The Fed—Steady as She Goes

Originally published in Stephen Dover’s LinkedIn Newsletter Global Market Perspectives. Follow Stephen Dover on LinkedIn where he posts his thoughts and comments as well as his Global Market Perspectives newsletter.

As was widely expected, the Federal Reserve (Fed) decided to leave the fed funds rate unchanged at its March 20 Federal Open Market Committee (FOMC) meeting, with members voting unanimously to maintain the target rate range at 5.25% to 5.50%.

Although there were no huge surprises coming out of the meeting, the subsequent statement and press conference from Fed Chair Jay Powell was interesting nonetheless, and may have provided hints at how the FOMC is thinking about future monetary policy changes. It was also a quarterly FOMC meeting, so the Fed’s updated “dot plot” (formally named The Summary of Economic Projections, or SEP) was released.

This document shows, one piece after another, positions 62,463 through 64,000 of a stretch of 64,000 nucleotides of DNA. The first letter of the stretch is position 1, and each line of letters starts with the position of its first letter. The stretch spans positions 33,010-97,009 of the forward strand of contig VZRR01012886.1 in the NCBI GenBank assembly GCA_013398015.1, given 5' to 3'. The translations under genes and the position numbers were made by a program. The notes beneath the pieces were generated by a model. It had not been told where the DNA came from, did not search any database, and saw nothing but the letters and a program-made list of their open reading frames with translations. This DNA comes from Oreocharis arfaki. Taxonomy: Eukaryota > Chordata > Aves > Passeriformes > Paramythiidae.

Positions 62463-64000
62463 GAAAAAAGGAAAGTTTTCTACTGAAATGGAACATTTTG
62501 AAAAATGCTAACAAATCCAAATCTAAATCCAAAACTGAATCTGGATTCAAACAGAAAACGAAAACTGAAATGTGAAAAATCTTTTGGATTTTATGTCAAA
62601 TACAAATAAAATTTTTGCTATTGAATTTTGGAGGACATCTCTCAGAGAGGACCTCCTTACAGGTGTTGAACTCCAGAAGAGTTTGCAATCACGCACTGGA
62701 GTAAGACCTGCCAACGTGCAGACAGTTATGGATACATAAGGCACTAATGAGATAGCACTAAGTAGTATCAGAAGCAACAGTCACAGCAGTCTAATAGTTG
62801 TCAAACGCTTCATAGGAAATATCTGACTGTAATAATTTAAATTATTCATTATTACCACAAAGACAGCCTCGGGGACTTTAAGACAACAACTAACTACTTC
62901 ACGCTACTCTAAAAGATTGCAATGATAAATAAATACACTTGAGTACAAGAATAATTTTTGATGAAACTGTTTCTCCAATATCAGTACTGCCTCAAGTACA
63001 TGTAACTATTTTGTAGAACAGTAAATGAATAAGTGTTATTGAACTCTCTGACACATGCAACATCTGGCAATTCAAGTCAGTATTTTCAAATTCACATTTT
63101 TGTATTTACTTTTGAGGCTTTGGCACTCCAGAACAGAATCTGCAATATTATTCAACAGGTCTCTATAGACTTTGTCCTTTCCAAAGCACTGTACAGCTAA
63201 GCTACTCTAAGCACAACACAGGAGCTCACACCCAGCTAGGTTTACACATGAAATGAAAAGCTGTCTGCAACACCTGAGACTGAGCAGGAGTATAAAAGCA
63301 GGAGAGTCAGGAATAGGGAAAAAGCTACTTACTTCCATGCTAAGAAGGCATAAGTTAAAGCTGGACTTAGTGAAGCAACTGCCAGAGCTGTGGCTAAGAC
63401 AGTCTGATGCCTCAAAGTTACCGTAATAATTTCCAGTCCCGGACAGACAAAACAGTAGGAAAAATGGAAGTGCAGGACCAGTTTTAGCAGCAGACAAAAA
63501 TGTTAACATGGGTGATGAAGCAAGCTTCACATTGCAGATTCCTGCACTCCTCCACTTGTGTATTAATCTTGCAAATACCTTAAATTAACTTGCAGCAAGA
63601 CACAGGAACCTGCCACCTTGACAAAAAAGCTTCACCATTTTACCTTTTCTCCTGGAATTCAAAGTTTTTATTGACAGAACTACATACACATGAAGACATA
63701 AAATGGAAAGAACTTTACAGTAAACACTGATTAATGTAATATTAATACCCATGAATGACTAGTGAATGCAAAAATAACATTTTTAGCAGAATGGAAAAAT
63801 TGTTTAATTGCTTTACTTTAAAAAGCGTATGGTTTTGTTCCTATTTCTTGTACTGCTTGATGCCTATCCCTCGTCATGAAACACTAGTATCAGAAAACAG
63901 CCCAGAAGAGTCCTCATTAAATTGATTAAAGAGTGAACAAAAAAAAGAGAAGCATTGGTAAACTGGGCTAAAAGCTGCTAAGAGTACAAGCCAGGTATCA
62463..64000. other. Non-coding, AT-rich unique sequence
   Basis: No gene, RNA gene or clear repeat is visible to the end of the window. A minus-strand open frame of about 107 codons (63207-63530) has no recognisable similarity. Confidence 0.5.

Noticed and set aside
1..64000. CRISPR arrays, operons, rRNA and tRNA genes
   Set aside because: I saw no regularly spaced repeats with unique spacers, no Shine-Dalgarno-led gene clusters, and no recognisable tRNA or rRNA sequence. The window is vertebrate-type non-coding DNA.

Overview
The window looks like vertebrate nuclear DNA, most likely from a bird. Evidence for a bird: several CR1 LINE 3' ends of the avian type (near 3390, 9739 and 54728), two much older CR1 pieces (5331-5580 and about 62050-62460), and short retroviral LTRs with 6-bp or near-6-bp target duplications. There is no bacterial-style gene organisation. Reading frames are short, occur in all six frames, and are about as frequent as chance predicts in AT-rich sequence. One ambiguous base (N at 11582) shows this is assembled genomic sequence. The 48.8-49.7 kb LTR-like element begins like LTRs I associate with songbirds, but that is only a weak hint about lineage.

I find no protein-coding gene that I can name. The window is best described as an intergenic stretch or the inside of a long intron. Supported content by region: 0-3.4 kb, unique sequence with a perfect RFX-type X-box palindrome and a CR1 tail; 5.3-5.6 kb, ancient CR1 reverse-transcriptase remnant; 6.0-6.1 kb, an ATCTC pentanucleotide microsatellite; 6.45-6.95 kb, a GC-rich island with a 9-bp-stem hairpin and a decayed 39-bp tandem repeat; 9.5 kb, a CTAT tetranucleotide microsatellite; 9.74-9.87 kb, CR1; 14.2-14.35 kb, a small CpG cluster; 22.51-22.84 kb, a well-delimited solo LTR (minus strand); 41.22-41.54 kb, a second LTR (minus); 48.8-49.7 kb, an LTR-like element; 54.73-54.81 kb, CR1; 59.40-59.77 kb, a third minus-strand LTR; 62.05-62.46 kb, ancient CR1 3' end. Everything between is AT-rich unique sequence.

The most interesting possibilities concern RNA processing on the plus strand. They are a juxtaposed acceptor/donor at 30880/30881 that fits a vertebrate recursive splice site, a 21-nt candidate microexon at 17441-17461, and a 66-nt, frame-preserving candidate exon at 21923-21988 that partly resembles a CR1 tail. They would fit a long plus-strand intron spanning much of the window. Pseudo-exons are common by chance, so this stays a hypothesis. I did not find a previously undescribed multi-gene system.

Despite the 2024 gross domestic product growth expectations rising to 2.1% from 1.4%, the unemployment rate still near historic 50-year lows and some recent data points showing inflation might be a bit stickier than expected, the Fed continues to believe that overall the case for easing monetary policy through cutting interest rates is still very much intact. In fact, the median dot still shows the central bank cutting rates three times by year end, with each cut done in the minimum increment of 25 basis points.

Fed Funds Rate_Median FOMC Projection